Discrimination against Christians in Pakistan takes many forms, and in this article we explore this further.
The ugly face of discrimination
When Pakistan gained independence in 1947, the wish of the founder, Mohammad Ali Jinnah, was that “the minorities in Pakistan will be the citizens of Pakistan and enjoy all the rights, privileges and obligations of citizenship without any distinction of caste, creed or sect”.
Succeeding generations have largely forgotten his ideals. The growing influence of fundamentalist Islam and bitter disputes with Hindu India, coupled with institutional injustice towards minority religious groups, have left millions marginalised and deprived of privilege.
“Non-Muslims are now forced to live as second-class citizens in their own country, under a system that institutionalises inequality…”Centre for Legal Aid and Assistance and Settlement (2004)
How are minorities treated in Pakistan?
Discrimination against Christians in Pakistan manifests itself in various ways:
- They mainly derive from the poorest levels of society and become street sweepers, sanitary workers and servants of the privileged majority. Instances of abuse and exploitation of minority groups are tragically common. Watch the video: Pakistan’s untouchables: The Christian Sweeper Community
- The notorious blasphemy law, introduced in 1986 during the dictatorship of General Zia-ul-Haq, prescribes the death penalty for “use of derogatory remarks, etc. in respect of the Holy Prophet” (Pakistan penal Code 295-C). This law has frequently been used to accuse and imprison Christians and members of the minority Ahmadiyya sect. No one has yet been executed, though several accused have been murdered. (according to CSW).
- Injustices are all too common against the poor in Pakistan. In January 2010 a 12 year-old Christian girl, Shazia Bashir, died from multiple wounds in the course of her work as a domestic servant in the home of a wealthy lawyer. It was a high profile case and the evidence pointed to severe mistreatment. The lawyer was quickly acquitted and the case was dropped.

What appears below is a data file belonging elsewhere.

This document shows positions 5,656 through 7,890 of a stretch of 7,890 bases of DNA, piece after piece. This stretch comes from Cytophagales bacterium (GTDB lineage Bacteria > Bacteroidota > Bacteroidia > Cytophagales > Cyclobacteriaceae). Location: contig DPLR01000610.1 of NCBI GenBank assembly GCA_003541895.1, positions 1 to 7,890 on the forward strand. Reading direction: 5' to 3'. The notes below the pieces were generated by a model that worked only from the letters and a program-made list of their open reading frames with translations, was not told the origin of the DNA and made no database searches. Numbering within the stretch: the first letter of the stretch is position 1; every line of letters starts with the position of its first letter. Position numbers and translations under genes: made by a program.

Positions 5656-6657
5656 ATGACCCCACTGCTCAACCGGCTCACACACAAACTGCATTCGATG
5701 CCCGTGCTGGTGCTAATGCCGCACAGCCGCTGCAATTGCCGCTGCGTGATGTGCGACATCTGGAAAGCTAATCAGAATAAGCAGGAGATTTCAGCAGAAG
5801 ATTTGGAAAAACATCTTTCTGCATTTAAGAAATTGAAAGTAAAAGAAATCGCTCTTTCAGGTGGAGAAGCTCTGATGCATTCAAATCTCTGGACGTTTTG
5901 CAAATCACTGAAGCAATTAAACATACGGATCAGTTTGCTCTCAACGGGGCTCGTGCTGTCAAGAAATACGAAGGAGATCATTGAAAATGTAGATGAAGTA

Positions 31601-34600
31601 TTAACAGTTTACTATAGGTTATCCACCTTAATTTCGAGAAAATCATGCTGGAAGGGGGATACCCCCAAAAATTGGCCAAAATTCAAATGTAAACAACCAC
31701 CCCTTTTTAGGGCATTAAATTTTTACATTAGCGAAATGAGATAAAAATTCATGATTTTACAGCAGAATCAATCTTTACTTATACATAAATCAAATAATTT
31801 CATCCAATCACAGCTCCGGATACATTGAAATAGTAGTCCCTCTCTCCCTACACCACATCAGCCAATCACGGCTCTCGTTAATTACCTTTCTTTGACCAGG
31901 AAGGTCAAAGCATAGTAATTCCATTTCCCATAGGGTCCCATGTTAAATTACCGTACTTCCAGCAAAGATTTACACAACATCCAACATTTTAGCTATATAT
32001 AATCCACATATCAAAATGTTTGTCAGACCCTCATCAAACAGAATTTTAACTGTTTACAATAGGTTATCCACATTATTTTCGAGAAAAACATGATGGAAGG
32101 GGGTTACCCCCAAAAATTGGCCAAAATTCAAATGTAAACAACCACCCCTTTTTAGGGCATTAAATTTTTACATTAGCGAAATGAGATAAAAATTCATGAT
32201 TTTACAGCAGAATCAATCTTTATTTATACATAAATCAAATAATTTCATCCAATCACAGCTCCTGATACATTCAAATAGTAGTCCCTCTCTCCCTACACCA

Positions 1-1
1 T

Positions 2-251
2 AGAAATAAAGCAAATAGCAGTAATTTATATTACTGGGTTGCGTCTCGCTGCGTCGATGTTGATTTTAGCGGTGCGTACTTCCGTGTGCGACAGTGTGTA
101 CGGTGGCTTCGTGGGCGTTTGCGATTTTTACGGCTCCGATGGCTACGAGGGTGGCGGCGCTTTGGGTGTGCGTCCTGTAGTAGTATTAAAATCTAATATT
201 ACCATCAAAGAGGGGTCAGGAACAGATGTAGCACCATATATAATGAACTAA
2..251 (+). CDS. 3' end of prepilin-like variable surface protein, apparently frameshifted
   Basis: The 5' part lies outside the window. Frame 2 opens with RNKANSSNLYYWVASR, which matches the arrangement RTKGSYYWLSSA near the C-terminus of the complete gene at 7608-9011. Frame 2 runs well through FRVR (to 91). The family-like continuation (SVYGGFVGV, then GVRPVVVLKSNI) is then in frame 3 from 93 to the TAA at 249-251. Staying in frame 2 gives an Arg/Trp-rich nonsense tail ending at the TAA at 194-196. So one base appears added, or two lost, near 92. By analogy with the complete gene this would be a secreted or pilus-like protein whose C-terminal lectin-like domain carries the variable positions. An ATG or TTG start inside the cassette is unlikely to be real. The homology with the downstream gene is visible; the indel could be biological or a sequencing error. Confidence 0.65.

- Many Christians live in fear of mob violence against their community. Muslim mobs upset over an alleged derogatory comment about the prophet of Islam burned down 200 Christian-owned houses, shops and churches in Joseph Town, Lahore in March2013. Similar attacks against Christian communities took place in Gojra in 2009 (8 Christians burned alive, 100 houses looted, 50 homes set ablaze) and on an even larger scale in Shantinager in 1997 (785 houses and 4 churches destroyed; 2,500 Christians forced to flee). In November 2014 in Kot Radha Kishan, a couple were dragged by a mob from their home and burnt to death in a brick kiln.
- Christians have also been the object of terrorist attack. In September 2013 a double bomb attack claimed the lives of 117 worshippers at all Saints Church in Peshawar at the end of a Sunday morning service. A militant group belonging to the Pakistani Taliban claimed responsibility for the suicide bombings. They had also been responsible, in March 2011, for the shooting of Shahbaz Bhatti, a Christian politician and Minister for Minorities Affairs, after he spoke out against Pakistan’s blasphemy laws. In 2015 there was another double attack by suicide bombers on churches in Youhanabad, Lahore.
The Human Rights Commission of Pakistan documents many instances of prejudice against religious minority groups. “The State religion of Pakistan is a driving force making Islam the preferred religion through laws and practices… women and religious minorities bear the worst brunt of religious extremist groups.”
Even without these “high level” instances of discrimination and terror, there is daily “low level” discrimination which affects Christians and other minorities. This “low level” discrimination is experienced as not having the right contacts when applying for jobs, snide and derogatory remarks whispered behind backs as well as a general feeling of being looked down on. Students have reported to us instances where teachers have openly put them down because of their faith, students who have deliberately started arguments over religion, not being allowed to use the same drinking cup and the list goes on.
By supporting and developing Christian schools Starfish Asia is creating safe places, free of discrimination and fear where students of any background can focus on being educated and develop to their full potential
Liz EllisStarfish Asia 1200 627
9 August 2022
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